Also on Friday, March 2, at 8 p.m., MacArthur Fellow Michelle Dorrance and her New York-based company of virtuosic tap-dance artists and musicians will return to Strathmore, 5301 Tuckerman Lane in North Bethesda, Maryland, to perform “ETM: Double Down.” Mixing Afro-Brazilian music mixed with indie pop, this eclectic show is the product of Dorrance’s collaboration with “Stomp” cast member Nicholas Van Young, incorporating Young’s electronic tap-dance instruments. Tickets are $35 to $80. For details, visit strathmore.org or call 301-581-5100.

‘Une Soirée de Danse’

On Friday, March 2, and Saturday, March 3, at 7:30 p.m. at the Kennedy Center, Bowen McCauley Dance presents “UnRavel,” a musical quartet set to Maurice Ravel’s “Le Tambeau de Couperin,” choreographed by the late Eric Hampton and restaged by Alison Crosby, Harriet Williams and Lucy Bowen McCauley. The evening’s world premiere, choreographed by McCauley, is a group dance set to solo piano music by Franz Liszt played live by Nikola Paskalov. McCauley’s “Le Café Carambole” will close the program on a comedic high note, also with live music. Tickets are $40 (Friday) and $50 (Saturday). For details, visit kennedy-center.org or call 202-467-4600.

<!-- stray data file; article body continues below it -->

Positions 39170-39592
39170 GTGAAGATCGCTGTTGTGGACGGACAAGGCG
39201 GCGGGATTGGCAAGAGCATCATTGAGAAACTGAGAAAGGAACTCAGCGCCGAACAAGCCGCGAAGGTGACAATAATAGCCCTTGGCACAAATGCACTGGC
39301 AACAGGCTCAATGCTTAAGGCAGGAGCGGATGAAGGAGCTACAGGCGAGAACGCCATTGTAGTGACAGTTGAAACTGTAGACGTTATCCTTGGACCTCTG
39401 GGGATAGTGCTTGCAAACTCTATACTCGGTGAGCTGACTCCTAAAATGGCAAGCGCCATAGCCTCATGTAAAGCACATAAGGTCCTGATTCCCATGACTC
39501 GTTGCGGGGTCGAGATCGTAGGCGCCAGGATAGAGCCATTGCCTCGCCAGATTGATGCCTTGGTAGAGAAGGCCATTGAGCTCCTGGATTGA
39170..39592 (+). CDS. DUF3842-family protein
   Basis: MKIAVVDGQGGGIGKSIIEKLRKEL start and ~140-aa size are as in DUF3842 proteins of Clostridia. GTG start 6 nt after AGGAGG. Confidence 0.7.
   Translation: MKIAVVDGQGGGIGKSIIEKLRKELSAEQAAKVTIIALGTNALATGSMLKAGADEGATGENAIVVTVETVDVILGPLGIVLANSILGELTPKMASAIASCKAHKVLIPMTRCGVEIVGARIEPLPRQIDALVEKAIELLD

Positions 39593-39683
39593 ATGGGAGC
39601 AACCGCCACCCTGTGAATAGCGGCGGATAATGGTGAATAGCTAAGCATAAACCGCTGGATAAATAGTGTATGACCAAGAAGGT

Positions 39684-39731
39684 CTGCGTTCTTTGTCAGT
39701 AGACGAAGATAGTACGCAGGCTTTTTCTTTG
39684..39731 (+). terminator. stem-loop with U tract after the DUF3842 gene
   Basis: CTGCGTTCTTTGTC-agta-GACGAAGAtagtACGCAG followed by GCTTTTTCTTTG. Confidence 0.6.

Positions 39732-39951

Marion Barry Statue Unveiling

On Saturday, March 3, at 11 a.m., Mayor Bowser, Council Chairman Phil Mendelson, Marion Barry Jr. Legacy Foundation President Cora Masters Barry — Marion Barry’s fourth wife and former first lady of the District of Columbia — and other officials and dignitaries will unveil a statue of the four-term D.C. mayor outside the John A. Wilson Building, 1350 Pennsylvania Ave. NW. The eight-foot tall bronze statue was designed by artist Steven Weitzman. Barry, who also served 16 years on the District Council, died in November of 2014.

Intersections: ‘The Yellow Wallpaper’